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  1. #1
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    Material Advice please

    I've designed some jigs that hold optical components while they are being coated. I've had them manufactured from Stainless Steel, but they are very heavy and the machining takes ages.

    Is there any other material I could use instead of SS please? Aluminium is out due to the high temperatures involved as is plastic and wood. I'm thinking about some sort of ceramic but am not too up on this at all.

    The parts are about 10 inch square plate, 0.25 inch thick and have a big hole about 8" diameter in the centre. The diameter is not whole- there are one or two straight sections off it (cutting down the volume of the circle. The circle thickness (0.25") is angled at 60 degrees and the straight edge at 45 degrees.

    There are about 8 smaller 4mm dia holes round the big circle and four M5 screw holes at each corner of the square.

    The whole thing operates at about 300 degrees celcius and very high vacuum so it needs to be about the same thermal expansion co-efficient as glass although I've designed some "give" for this.

    Any ideas appreciated- I have searched for days for a suitable material to no avail... can you machine ceramic like this? can you put a threaded M5 hole in ceramic?

    Thanks in advance.

    PS- it needs 4 locating pins too which at the moment I get push fitted and spot wleded in place. It looks like this:
    Attached Thumbnails Attached Thumbnails Jig.jpg  
    I love deadlines- I like the whooshing sound they make as they fly by.

  2. #2
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    Did you do a search for machinable ceramics? I used them decades ago for making bushings and supports for use at high temperatures.

    I think the name machinable ceramic is a bit of a misnomer because they have to be fired after machining to bake them to the final ceramic form. The machinable form is a sort of pre-ceramic.

    One thing you might want to consider is the possibility of out-gassing from a ceramic. Most ceramics have some porosity and I think the machinable ones are based on sintering and they may have even more porosity than normal ceramics.
    An open mind is a virtue...so long as all the common sense has not leaked out.

  3. #3
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    Many thanks Geof, you came up trumps yet again. I found some stuff called "Shapal" which is a machinable ceramic as you suggested. It's got a low co- effiecient of expansion and looks perfect (I can get round not using M5 screw holes).

    My only concern (as you rightly pointed out) was out- gassing which is a nightmare for optical coating plants, but they say that this material is used for vacuum deposition crucibles (which we use in the coating chambers), so if it's good enough for that it'll be good enough for my jigs.

    We've coated using the stainless jigs and it seemed to be ok, apart from a couple of lenses chipping due to the difference in expansion co- efficients between glass and SS, but we're still at the prototype stage.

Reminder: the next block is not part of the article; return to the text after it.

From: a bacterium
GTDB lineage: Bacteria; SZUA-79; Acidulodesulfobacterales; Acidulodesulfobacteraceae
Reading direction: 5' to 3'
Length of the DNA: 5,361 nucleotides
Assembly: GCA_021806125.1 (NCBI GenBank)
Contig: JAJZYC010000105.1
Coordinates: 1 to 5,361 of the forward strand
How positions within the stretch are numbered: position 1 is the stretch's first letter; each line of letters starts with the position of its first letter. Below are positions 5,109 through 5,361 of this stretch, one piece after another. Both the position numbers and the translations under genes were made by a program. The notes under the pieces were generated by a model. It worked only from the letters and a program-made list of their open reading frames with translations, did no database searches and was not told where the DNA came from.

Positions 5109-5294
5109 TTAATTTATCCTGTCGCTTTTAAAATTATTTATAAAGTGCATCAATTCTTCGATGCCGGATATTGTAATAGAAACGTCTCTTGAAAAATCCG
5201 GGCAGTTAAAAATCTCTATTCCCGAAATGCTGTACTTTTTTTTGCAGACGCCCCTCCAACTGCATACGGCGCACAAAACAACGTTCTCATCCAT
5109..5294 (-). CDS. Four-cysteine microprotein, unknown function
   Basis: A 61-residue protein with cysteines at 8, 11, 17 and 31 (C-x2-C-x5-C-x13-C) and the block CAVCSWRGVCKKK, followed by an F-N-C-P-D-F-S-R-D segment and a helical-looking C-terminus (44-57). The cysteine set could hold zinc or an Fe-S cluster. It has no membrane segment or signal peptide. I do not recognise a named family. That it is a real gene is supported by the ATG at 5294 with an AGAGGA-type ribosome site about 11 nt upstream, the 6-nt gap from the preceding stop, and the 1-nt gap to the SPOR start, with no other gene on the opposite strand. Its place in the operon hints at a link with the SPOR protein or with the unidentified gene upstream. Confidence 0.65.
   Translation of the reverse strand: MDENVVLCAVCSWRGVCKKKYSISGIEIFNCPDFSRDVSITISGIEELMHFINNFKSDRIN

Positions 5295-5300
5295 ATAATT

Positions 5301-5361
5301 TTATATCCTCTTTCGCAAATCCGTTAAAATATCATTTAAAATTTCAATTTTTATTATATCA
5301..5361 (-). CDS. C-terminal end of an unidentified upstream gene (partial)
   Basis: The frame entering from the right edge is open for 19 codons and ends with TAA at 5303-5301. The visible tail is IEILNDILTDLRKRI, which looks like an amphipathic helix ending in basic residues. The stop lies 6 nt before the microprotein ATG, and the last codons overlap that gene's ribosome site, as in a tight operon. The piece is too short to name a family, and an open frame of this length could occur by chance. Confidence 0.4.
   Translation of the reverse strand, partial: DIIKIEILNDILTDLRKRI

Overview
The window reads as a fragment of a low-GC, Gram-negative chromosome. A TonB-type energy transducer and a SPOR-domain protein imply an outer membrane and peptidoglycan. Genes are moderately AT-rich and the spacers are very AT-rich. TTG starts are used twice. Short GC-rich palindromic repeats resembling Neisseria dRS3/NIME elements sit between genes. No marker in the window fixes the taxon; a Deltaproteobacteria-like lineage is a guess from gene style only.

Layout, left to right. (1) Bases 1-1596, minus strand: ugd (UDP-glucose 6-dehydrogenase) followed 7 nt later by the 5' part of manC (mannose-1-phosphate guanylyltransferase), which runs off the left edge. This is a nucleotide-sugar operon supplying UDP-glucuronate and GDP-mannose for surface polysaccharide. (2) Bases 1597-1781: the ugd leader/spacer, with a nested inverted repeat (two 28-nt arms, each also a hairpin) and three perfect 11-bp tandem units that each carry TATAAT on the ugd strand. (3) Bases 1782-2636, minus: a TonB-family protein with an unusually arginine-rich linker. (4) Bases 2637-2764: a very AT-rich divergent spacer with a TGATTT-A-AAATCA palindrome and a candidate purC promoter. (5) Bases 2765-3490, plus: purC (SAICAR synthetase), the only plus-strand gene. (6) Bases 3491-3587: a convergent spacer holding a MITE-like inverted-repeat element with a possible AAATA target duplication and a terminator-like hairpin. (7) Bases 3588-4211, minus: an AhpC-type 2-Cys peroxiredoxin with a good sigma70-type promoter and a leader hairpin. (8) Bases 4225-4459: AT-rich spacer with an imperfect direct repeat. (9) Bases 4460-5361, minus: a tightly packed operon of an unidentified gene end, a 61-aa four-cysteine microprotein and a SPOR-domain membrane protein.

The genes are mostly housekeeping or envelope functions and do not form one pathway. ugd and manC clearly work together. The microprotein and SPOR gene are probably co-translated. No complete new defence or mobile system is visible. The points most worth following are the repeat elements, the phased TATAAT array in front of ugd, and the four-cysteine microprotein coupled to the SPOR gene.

I'll ask the company to send me a sample to see how brittle it is and will redesign for the production batches if it's acceptable.

    Many thanks again Geof.

    Iain.
    I love deadlines- I like the whooshing sound they make as they fly by.

  4. #4
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    what about using titanium if weight is an issue? It will hold up better than Al.

  5. #5
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    Update: I got a sample bit of shapal, it seems to machine ok and I did some impact tests on it- it's not brittle (ie will stand up to rough handling).

    Then I looked at the price.

    My jigs are around 7 inch square. A bit of shapal around 2 inch square and 0.4" thick weighs in at about 400 quid *gulp* anything larger than this is "Price on Application", which we all know means giving the company accountant a heart attack lol!
    I love deadlines- I like the whooshing sound they make as they fly by.

  6. #6
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    What about leaving the material stainless and having the shape lazer cut then just do finish machining. We do it all the time at my shop and it doesn't cost that much per pc. to have done.

  7. #7
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    Quote Originally Posted by ImanCarrot View Post
    Update: I got a sample bit of shapal, it seems to machine ok and I did some impact tests on it- it's not brittle (ie will stand up to rough handling).

    Then I looked at the price.

    My jigs are around 7 inch square. A bit of shapal around 2 inch square and 0.4" thick weighs in at about 400 quid *gulp* anything larger than this is "Price on Application", which we all know means giving the company accountant a heart attack lol!
    When I worked with machinable ceramics it was in a govt lab back in the 1970's. You must know what that means?
    An open mind is a virtue...so long as all the common sense has not leaked out.

  8. #8
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    lol yep, I was a Civil Servant scientist myself, working at a massive Govt research site... money was no object. The weird thing was we could get funding to buy anything, but hiring people was always a problem.
    I love deadlines- I like the whooshing sound they make as they fly by.

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